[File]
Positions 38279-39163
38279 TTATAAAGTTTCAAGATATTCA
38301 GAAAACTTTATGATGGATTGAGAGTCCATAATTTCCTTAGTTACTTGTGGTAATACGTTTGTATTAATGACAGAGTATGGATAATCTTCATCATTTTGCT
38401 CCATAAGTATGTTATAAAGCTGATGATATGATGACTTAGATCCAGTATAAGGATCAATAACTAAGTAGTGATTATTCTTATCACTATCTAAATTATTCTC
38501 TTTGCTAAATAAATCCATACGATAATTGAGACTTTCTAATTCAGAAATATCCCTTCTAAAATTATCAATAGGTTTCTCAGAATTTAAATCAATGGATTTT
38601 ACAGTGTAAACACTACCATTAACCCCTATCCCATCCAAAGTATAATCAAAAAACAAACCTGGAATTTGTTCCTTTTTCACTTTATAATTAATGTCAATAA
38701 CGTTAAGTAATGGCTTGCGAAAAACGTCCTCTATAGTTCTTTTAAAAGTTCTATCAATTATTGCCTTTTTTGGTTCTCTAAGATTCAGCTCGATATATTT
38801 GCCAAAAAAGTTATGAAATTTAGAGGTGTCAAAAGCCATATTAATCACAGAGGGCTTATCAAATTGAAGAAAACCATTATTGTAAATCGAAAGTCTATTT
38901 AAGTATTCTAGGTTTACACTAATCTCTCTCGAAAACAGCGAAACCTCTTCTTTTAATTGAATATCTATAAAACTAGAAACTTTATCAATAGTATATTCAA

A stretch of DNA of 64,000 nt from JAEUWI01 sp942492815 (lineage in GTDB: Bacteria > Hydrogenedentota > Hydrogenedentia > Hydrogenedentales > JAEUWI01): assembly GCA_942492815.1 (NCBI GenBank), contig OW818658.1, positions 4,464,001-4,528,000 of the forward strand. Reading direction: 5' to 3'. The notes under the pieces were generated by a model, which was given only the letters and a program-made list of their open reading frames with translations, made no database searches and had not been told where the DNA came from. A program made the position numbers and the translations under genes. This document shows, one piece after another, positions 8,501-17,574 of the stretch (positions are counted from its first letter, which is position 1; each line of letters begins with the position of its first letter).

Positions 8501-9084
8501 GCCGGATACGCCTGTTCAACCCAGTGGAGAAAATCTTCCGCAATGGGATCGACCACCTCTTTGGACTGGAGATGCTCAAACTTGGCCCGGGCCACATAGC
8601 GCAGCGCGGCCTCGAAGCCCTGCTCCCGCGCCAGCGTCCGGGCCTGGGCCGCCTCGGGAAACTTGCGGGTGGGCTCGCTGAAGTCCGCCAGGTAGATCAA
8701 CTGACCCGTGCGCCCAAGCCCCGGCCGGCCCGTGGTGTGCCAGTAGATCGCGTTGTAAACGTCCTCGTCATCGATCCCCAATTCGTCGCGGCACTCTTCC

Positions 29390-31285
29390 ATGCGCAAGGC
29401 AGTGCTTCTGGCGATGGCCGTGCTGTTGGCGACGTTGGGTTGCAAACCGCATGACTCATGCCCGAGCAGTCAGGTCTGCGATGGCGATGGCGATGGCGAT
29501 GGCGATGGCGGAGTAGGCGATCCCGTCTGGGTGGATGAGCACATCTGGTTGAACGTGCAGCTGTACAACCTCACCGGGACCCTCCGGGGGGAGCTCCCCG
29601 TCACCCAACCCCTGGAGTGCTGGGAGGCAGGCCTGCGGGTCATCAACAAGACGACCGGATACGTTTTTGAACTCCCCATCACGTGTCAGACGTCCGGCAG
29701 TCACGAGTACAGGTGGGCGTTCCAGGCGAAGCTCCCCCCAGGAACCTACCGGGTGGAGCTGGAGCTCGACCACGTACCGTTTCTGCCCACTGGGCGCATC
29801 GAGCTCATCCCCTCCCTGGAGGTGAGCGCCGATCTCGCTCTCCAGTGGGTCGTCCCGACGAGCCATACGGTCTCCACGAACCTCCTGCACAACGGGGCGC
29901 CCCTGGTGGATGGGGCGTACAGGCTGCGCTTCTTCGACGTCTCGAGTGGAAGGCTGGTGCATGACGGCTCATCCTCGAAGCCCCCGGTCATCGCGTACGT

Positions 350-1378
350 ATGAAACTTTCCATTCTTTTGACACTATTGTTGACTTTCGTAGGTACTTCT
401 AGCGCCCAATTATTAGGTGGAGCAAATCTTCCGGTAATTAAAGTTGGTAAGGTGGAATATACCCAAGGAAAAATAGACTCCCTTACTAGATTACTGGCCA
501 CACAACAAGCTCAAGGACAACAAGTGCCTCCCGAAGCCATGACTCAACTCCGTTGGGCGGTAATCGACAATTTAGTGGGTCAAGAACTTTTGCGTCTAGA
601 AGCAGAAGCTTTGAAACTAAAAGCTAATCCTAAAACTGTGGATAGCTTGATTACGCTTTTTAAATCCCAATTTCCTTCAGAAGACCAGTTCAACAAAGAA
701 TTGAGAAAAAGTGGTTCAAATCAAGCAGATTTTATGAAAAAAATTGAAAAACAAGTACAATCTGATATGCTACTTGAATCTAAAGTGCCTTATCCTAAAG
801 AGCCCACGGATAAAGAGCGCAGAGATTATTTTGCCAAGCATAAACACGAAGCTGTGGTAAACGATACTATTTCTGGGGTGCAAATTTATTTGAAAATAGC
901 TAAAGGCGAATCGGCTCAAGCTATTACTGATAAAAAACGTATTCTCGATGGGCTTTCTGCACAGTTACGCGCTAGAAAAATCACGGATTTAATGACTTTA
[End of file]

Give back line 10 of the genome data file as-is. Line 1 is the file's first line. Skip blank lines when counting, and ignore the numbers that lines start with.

A stretch of DNA of 64,000 nt from JAEUWI01 sp942492815 (lineage in GTDB: Bacteria > Hydrogenedentota > Hydrogenedentia > Hydrogenedentales > JAEUWI01): assembly GCA_942492815.1 (NCBI GenBank), contig OW818658.1, positions 4,464,001-4,528,000 of the forward strand. Reading direction: 5' to 3'. The notes under the pieces were generated by a model, which was given only the letters and a program-made list of their open reading frames with translations, made no database searches and had not been told where the DNA came from. A program made the position numbers and the translations under genes. This document shows, one piece after another, positions 8,501-17,574 of the stretch (positions are counted from its first letter, which is position 1; each line of letters begins with the position of its first letter).